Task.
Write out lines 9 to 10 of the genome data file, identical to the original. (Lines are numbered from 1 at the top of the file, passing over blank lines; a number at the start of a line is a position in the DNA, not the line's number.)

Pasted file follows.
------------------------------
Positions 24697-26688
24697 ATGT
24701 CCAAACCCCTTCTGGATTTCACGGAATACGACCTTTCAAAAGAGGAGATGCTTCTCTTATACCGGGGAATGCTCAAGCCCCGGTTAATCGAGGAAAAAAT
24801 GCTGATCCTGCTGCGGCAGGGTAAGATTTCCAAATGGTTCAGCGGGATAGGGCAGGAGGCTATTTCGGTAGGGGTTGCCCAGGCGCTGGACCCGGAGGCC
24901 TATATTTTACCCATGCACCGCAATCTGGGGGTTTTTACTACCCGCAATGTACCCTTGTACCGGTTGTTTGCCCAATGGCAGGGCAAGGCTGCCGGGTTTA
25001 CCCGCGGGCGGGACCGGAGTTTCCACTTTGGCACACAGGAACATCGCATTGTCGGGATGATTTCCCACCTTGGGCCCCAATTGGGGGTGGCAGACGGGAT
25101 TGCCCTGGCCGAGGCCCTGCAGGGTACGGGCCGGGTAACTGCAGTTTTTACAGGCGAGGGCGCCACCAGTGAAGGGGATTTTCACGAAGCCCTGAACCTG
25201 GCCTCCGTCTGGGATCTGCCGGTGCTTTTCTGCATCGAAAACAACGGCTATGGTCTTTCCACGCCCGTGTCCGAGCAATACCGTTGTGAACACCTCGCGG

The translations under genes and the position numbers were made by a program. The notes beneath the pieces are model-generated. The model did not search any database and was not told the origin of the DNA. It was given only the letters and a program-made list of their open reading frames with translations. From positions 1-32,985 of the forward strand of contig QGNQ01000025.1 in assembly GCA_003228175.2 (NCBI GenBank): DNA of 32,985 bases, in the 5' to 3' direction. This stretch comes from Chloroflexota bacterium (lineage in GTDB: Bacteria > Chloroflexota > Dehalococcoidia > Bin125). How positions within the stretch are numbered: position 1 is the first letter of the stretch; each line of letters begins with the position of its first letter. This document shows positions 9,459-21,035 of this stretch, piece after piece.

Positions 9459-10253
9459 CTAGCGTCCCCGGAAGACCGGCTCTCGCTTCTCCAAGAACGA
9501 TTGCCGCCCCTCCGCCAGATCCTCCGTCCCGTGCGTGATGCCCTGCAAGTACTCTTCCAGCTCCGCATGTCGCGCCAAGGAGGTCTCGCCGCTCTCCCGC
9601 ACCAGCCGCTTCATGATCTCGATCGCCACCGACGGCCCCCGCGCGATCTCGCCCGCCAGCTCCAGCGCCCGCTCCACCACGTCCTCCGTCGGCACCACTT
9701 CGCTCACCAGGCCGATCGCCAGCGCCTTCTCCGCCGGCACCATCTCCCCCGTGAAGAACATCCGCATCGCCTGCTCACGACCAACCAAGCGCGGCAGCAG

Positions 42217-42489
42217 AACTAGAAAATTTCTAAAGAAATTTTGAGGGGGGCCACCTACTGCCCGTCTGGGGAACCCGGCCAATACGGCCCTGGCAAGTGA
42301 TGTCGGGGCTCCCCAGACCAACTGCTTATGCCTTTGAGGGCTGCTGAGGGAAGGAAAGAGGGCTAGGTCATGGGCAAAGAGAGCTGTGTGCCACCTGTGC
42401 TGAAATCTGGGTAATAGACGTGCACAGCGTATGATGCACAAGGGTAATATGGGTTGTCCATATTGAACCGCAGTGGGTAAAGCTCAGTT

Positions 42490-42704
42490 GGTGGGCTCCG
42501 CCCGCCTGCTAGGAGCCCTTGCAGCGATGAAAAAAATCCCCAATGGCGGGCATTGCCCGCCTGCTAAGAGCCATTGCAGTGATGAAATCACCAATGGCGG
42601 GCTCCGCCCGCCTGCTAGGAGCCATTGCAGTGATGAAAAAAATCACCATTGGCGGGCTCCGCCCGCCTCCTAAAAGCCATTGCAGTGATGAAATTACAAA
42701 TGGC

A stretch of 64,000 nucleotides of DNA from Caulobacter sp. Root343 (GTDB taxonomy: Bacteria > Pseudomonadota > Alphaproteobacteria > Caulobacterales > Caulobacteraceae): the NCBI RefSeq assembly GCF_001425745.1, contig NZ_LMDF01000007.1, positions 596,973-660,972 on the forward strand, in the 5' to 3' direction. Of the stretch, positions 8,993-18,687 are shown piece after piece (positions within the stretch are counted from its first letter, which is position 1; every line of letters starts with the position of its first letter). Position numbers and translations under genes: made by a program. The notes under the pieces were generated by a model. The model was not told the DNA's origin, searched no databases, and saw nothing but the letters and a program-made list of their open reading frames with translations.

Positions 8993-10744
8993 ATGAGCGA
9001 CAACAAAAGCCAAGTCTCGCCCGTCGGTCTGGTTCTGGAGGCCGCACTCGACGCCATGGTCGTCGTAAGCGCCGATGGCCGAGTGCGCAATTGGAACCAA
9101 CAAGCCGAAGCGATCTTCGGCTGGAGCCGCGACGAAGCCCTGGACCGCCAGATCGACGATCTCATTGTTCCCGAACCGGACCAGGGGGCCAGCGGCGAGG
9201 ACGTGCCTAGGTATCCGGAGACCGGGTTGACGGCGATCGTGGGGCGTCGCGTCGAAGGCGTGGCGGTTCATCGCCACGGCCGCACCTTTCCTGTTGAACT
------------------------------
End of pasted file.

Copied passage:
The translations under genes and the position numbers were made by a program. The notes beneath the pieces are model-generated. The model did not search any database and was not told the origin of the DNA. It was given only the letters and a program-made list of their open reading frames with translations. From positions 1-32,985 of the forward strand of contig QGNQ01000025.1 in assembly GCA_003228175.2 (NCBI GenBank): DNA of 32,985 bases, in the 5' to 3' direction. This stretch comes from Chloroflexota bacterium (lineage in GTDB: Bacteria > Chloroflexota > Dehalococcoidia > Bin125). How positions within the stretch are numbered: position 1 is the first letter of the stretch; each line of letters begins with the position of its first letter. This document shows positions 9,459-21,035 of this stretch, piece after piece.

Positions 9459-10253